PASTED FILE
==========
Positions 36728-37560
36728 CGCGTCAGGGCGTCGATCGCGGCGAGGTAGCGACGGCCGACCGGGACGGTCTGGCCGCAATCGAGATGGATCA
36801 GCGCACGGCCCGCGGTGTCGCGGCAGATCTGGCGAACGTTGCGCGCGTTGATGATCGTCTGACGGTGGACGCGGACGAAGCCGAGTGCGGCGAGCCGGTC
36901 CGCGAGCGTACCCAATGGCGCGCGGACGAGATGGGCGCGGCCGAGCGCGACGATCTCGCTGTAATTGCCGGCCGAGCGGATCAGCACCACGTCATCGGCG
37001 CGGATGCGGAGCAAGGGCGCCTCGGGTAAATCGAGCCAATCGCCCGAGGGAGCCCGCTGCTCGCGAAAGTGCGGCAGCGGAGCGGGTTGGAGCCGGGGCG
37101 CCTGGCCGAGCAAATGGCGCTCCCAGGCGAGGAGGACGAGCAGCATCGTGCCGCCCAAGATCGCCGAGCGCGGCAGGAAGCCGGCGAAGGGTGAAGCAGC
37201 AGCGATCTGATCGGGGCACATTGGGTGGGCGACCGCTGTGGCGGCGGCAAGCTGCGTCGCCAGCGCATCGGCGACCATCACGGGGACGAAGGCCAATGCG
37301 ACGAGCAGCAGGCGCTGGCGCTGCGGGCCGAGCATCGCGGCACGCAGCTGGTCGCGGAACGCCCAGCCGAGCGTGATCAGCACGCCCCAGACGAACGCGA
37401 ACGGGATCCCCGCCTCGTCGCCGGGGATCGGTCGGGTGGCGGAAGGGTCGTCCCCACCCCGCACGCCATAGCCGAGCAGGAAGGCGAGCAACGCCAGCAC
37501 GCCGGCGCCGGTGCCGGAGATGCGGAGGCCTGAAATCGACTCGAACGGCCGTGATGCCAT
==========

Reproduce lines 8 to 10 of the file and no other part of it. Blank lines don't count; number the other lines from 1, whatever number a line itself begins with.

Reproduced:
37301 ACGAGCAGCAGGCGCTGGCGCTGCGGGCCGAGCATCGCGGCACGCAGCTGGTCGCGGAACGCCCAGCCGAGCGTGATCAGCACGCCCCAGACGAACGCGA
37401 ACGGGATCCCCGCCTCGTCGCCGGGGATCGGTCGGGTGGCGGAAGGGTCGTCCCCACCCCGCACGCCATAGCCGAGCAGGAAGGCGAGCAACGCCAGCAC
37501 GCCGGCGCCGGTGCCGGAGATGCGGAGGCCTGAAATCGACTCGAACGGCCGTGATGCCAT